The Lived Experience Research Network Issue Briefs series promotes change through multiple perspectives.
We recently launched our inaugural Fall 2013 edition of the LERN Issue Briefs series. These two-page briefs highlight issues of importance in the behavioral health and disabilities fields. The Issue Briefs are in three categories:
- First Person Accounts
They are written to be accessible to the public, while using rigorous evidence and critical thinking. All briefs include recommendations for research, advocacy, policy, and practice so that they can be of use to as many people as possible. The briefs include glossaries specific to the document and written by the author; research and advocacy briefs include a reference list.
The purpose of writing and publishing these briefs is to call attention to important issues, and to provide short, accessible summaries from which people can explore further studies or readings, or use them in their own efforts to advance social change at all levels and sectors of society.
Research Briefs synthesize the research evidence on a particular issue. In our Fall 2013 edition we have two research briefs. One concerns how literacy disproportionately affects service users and survivors (Mental Health and Literacy), and was written by Timothy Kelly of the University of Iowa. The other research brief in this edition is a review of the evidence on stigma against people labeled with mental disorders (Stigma and Discrimination) by Nev Jones, including evidence-based criticisms of the social effects of biomedical models of “mental illness.”
Advocacy Briefs summarize an issue for advocacy or action, for which more research may be needed. At times, these briefs may address issues for which we have a lot of evidence, but persist as advocacy and rights issues—perpetuating health and social disparities. Our fall edition includes an advocacy brief on the importance of collaboration between activists and researchers (Research-Activism: The Imperative for Behavioral Health), written by us (Nev and Laysha). We plan on addressing some more fundamental civil rights issues in upcoming advocacy briefs; because LERN’s tagline is Bridging research and advocacy by people with lived experience to advance social change, we thought we’d get this started with a bang!
We are particularly excited about our First Person Accounts (FPA) series. These briefs describe the author’s lived experience in the behavioral health or social service system, and how these experiences inform their work as a researcher, advocate, policy-maker, or practitioner. There are already many published “recovery stories” by people like us (and some of you). What we have been unable to find are FPAs that directly address the relationship between service use/”survivor-hood” and work as a mental health researcher, clinician or advocate. These relationships are often complex and may require day-to-day “code switching” or adjusting one’s self-positioning in order to address the expectations of particular contexts without losing one’s identity, values, and personal history.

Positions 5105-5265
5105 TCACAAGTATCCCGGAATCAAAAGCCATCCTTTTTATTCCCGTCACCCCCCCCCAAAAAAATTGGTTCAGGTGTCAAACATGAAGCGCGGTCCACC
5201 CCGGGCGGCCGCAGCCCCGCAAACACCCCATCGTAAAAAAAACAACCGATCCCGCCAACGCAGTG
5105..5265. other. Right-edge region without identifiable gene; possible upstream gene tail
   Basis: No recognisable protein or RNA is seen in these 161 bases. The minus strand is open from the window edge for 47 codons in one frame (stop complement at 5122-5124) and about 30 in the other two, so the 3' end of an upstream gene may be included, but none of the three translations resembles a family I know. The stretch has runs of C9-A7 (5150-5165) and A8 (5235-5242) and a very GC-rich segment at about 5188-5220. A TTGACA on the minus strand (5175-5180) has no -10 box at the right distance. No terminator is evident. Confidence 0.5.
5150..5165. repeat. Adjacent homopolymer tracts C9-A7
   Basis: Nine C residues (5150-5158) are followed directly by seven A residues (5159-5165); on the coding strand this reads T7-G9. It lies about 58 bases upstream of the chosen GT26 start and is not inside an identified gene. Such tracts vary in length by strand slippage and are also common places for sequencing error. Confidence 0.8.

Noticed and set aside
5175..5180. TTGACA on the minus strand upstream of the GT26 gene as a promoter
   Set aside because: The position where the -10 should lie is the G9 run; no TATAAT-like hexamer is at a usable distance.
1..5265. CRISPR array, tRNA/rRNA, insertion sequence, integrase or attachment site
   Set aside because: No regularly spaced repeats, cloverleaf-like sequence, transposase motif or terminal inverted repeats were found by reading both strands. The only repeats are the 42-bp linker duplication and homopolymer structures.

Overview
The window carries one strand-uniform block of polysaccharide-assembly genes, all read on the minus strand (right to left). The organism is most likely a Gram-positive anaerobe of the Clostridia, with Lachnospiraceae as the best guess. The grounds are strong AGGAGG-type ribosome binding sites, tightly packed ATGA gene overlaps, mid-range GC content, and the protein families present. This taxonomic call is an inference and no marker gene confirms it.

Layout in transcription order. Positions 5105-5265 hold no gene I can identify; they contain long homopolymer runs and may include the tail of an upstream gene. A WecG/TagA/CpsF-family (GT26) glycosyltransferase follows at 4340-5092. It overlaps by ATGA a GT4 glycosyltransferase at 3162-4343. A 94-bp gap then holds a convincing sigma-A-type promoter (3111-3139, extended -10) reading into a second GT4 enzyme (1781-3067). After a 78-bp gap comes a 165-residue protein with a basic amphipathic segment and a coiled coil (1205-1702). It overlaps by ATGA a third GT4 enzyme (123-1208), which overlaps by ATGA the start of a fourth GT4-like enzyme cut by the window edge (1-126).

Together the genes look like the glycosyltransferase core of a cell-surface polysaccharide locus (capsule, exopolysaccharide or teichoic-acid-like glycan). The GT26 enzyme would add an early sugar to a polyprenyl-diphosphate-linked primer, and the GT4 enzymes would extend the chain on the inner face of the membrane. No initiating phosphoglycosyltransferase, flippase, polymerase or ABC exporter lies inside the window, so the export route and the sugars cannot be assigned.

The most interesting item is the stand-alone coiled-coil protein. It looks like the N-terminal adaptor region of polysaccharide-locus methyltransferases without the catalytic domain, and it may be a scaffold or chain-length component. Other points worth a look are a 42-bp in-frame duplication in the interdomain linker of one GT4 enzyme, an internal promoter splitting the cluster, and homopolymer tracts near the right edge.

What particularly motivated us about the design of the FPAs is our experience working with younger user/survivors and wanting to support them in pursuing ambitious careers in research, policy and clinical practice. We have heard things from college students such as: “I can’t go to medical school if I have schizophrenia”; “How can you be a researcher and have bipolar disorder?” There have also been stories of undergraduate and graduate students shared with us through our Discrimination in Higher Ed advocacy project (related Mad in America blog post published here) that demonstrate how monumentally difficult it can be for students with lived experience to realize their dreams in the face of stigma, discrimination and an overall lack of targeted supports. The LERN FPAs address overcoming some of these challenges and demonstrating concretely that others have done so, even in the midst of continued struggles.
We each wrote an FPA for this edition of LERN Issue Briefs. Laysha’s is The Children Are the Future, and My Past, which discusses her experience as a teenager and young adult in mental health and social service systems, and why she chose not to go into research or advocacy around youth issues. Nev’s is Academia Has Got To Change, which relays the story of being unjustly dismissed from a doctoral program after experiencing a psychotic episode that was labeled as schizophrenia, and experiencing more support from a clinician than from academic mentors. We have a third FPA in this edition by David Vognar, Madness and Wisdom, in which David talks about his experience with what was labeled schizoaffective disorder; how services, supports, and education could be improved for people who went through what he did, and how he is now a graduate social work student with the goal of effecting these changes in clinical practice–and one day, in research.
LERN plans to release the second edition of Issue Briefs in early winter. We welcome both input and writers, and are particularly interested in the perspectives and research knowledge of other people who have been labeled with behavioral health problems who have experienced the struggle and triumph of graduate school and/or post-graduate careers. Interested individuals can use the Contact Form on our website to submit ideas, or email us directly at [email protected] or [email protected]. We look forward to sharing, participating, and “LERNing” with you!
We would like to acknowledge the contributions of the other authors in this edition, as well as the editorial assistance of Pia Mauro.
Mad in America hosts blogs by a diverse group of writers. These posts are designed to serve as a public forum for a discussion—broadly speaking—of psychiatry and its treatments. The opinions expressed are the writers’ own.